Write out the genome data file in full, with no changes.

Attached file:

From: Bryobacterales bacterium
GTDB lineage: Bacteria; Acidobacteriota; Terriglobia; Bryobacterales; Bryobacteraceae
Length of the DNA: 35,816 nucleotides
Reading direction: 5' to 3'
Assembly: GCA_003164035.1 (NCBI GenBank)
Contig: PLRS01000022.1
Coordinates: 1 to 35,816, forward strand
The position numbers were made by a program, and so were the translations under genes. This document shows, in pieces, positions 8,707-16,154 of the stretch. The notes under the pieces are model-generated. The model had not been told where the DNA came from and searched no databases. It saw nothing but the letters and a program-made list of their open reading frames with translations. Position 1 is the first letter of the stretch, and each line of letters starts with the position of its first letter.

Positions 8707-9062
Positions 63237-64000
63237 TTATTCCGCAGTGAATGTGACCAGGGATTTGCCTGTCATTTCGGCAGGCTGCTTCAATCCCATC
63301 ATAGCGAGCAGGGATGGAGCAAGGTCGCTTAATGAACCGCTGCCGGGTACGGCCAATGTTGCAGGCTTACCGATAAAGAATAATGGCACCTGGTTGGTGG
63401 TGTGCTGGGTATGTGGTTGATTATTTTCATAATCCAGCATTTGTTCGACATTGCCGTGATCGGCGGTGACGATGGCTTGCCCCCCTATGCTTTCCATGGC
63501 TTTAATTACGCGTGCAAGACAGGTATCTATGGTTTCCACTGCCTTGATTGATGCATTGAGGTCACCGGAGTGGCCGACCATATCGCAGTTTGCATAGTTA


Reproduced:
From: Bryobacterales bacterium
GTDB lineage: Bacteria; Acidobacteriota; Terriglobia; Bryobacterales; Bryobacteraceae
Length of the DNA: 35,816 nucleotides
Reading direction: 5' to 3'
Assembly: GCA_003164035.1 (NCBI GenBank)
Contig: PLRS01000022.1
Coordinates: 1 to 35,816, forward strand
The position numbers were made by a program, and so were the translations under genes. This document shows, in pieces, positions 8,707-16,154 of the stretch. The notes under the pieces are model-generated. The model had not been told where the DNA came from and searched no databases. It saw nothing but the letters and a program-made list of their open reading frames with translations. Position 1 is the first letter of the stretch, and each line of letters starts with the position of its first letter.

Positions 8707-9062
Positions 63237-64000
63237 TTATTCCGCAGTGAATGTGACCAGGGATTTGCCTGTCATTTCGGCAGGCTGCTTCAATCCCATC
63301 ATAGCGAGCAGGGATGGAGCAAGGTCGCTTAATGAACCGCTGCCGGGTACGGCCAATGTTGCAGGCTTACCGATAAAGAATAATGGCACCTGGTTGGTGG
63401 TGTGCTGGGTATGTGGTTGATTATTTTCATAATCCAGCATTTGTTCGACATTGCCGTGATCGGCGGTGACGATGGCTTGCCCCCCTATGCTTTCCATGGC
63501 TTTAATTACGCGTGCAAGACAGGTATCTATGGTTTCCACTGCCTTGATTGATGCATTGAGGTCACCGGAGTGGCCGACCATATCGCAGTTTGCATAGTTA